SAN DIEGO — For years, the San Diego City Council has failed to agree on an ordinance to regulate short-term vacation rentals. Years of trying to shut down party house rentals and now a proposed ordinance to regulate short-term rentals could finally make it happen.
“It's just a really wild situation that needs to be brought under hand,” said San Diego Council President Jennifer Campbell, M.D.
She is the councilmember for District 2, which encompasses Pacific Beach, Mission Beach, Ocean Beach, Point Loma and Midway. Campbell says the proposed regulations would allow for more affordable housing on the market or for long-term rent.
“We in San Diego don't have enough housing,” said Campbell.
On Tuesday, she will bring forward a proposal that regulates short-term rentals in a tier system. The crux of the ordinance puts a 1 percent cap on the licenses that can’t exceed San Diego’s available housing. Staff reports show it’s estimated to cut STR’s in half down to 5,400 rentals.
This applies to whole-home rentals for more than 20 days a year. Sharing a house, room, or granny flat or a whole home for less than 20 days a year does not need a license.
Mission Beach is in its own tier and STR’s cannot exceed the 30 percent of available housing, which is estimated to bring it out down to 1,081 rentals.
Gary Wonacott has lived in Mission Beach since 1974 and also a member of Save San Diego Neighborhoods and says there was not enough community input and this favors home-share platforms.
“It's not good for the community, I don't think good for the city. These regulations, if they're not amended, zero will change,” said Wonacott.
He would like to see amendments such as a platform accountability which punishes platforms that list properties that do not have a license.
“There have to be consequences for the platforms if they take fees from illegal vacation rentals,” said Wonacott.
For years, home-sharing platforms have opposed previous proposals but Airbnb and many others alike call it a compromise.
“Even though it is going to reduce permits, it is going to implement laws on the books, but also enforcement and funding for enforcement so that those bad actors finally go away,” said Noah Mechanic, Seabreeze Vacation Rentals owner and Founder of Share San Diego.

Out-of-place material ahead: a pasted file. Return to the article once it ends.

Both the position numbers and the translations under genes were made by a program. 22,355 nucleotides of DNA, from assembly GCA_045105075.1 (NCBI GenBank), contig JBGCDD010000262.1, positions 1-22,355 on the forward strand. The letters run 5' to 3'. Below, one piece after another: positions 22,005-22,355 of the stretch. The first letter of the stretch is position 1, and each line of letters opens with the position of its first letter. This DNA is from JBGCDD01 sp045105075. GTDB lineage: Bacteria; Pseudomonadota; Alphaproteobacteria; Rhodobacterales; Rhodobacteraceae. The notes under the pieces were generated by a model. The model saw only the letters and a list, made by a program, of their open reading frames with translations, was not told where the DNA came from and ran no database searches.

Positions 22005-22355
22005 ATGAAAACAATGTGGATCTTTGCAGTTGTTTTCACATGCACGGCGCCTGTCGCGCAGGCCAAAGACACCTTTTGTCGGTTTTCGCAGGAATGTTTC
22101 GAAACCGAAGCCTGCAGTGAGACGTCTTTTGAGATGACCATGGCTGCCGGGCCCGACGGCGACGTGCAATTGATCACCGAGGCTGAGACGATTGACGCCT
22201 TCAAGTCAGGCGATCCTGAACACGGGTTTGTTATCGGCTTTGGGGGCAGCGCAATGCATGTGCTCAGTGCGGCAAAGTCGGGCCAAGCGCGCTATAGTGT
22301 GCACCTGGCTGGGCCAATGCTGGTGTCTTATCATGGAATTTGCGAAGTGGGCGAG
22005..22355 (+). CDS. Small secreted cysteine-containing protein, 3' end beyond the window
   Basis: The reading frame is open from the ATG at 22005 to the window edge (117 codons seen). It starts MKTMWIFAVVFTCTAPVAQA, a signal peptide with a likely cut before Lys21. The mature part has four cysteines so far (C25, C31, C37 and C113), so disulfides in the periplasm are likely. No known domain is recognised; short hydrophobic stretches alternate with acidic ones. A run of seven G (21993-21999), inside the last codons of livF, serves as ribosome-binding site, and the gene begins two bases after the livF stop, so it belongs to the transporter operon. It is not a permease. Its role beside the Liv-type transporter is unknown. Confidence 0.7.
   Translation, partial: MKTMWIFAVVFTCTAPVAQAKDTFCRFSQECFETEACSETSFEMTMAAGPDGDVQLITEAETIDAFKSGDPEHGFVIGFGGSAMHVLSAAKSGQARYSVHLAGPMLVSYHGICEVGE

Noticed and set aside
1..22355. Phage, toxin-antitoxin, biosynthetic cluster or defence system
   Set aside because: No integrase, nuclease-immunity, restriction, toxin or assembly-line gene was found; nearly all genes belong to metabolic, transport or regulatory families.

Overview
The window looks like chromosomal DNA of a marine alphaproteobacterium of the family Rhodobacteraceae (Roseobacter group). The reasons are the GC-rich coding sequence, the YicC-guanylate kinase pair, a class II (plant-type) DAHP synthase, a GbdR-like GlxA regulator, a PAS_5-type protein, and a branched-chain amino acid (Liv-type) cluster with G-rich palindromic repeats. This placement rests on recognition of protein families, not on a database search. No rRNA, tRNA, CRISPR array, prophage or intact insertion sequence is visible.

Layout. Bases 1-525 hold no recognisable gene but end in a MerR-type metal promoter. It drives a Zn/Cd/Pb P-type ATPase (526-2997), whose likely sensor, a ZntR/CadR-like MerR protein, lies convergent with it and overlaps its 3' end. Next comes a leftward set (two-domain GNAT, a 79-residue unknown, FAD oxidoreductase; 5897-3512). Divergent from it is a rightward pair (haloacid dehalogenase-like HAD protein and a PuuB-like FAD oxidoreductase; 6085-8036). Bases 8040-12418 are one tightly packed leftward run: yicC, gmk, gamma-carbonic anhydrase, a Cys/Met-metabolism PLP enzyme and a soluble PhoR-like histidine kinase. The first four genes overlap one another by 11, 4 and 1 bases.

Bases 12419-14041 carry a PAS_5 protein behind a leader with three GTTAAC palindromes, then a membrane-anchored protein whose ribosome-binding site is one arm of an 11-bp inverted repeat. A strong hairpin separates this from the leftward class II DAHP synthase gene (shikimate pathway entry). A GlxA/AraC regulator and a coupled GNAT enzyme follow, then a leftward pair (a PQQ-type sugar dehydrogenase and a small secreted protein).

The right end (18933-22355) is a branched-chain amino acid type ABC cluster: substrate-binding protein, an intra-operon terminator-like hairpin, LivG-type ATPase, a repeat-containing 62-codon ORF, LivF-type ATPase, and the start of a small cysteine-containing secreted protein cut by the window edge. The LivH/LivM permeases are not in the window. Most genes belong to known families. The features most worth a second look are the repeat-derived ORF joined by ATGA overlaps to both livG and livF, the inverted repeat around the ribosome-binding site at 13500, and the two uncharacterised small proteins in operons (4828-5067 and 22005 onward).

Campbell says Home-sharing platforms and Unite Here Local 30, a union for hospitality workers influenced how the ordinance was crafted.
"We understand it's contentious and we understand that she [Campbell] and the rest of San Diego has people on all sides. And to really take a mature approach and meet in the middle to a compromise position is something that's not easy to do. And we certainly applaud it,” said Mechanic.
The ordinance would also allow for a lottery system to obtain a license. Many hosts wrote to the city council objecting to the lottery system. The cost of a license per owner has not been determined but will be up for review annually.
Save San Diego Neighborhoods say short-term rentals are illegal and the city should enforce the code on the books.
If the Good Neighbor Policy is violated both the host and each guest could be fined $1,000.
“We need to bring tranquility and peace back to the neighborhoods,” said Campbell.
In December the Planning Commission approved the measure but recommended the cap be moved from 0.75 percent to 1 percent.
Airbnb shared a statement from John Choi, our Public Policy Manager:
"....we believe that the Planning Commission’s recommendation is a fair compromise that we can support. This small increase to the number of permits still represents a significant reduction in the number of short-term rentals in the city, but it would enable more hosts to continue sharing their homes, protect millions of dollars in much-needed tax revenue to help the city recover from the effects of the pandemic, preserve an important customer base for small businesses and bring key stakeholders into agreement on a path forward."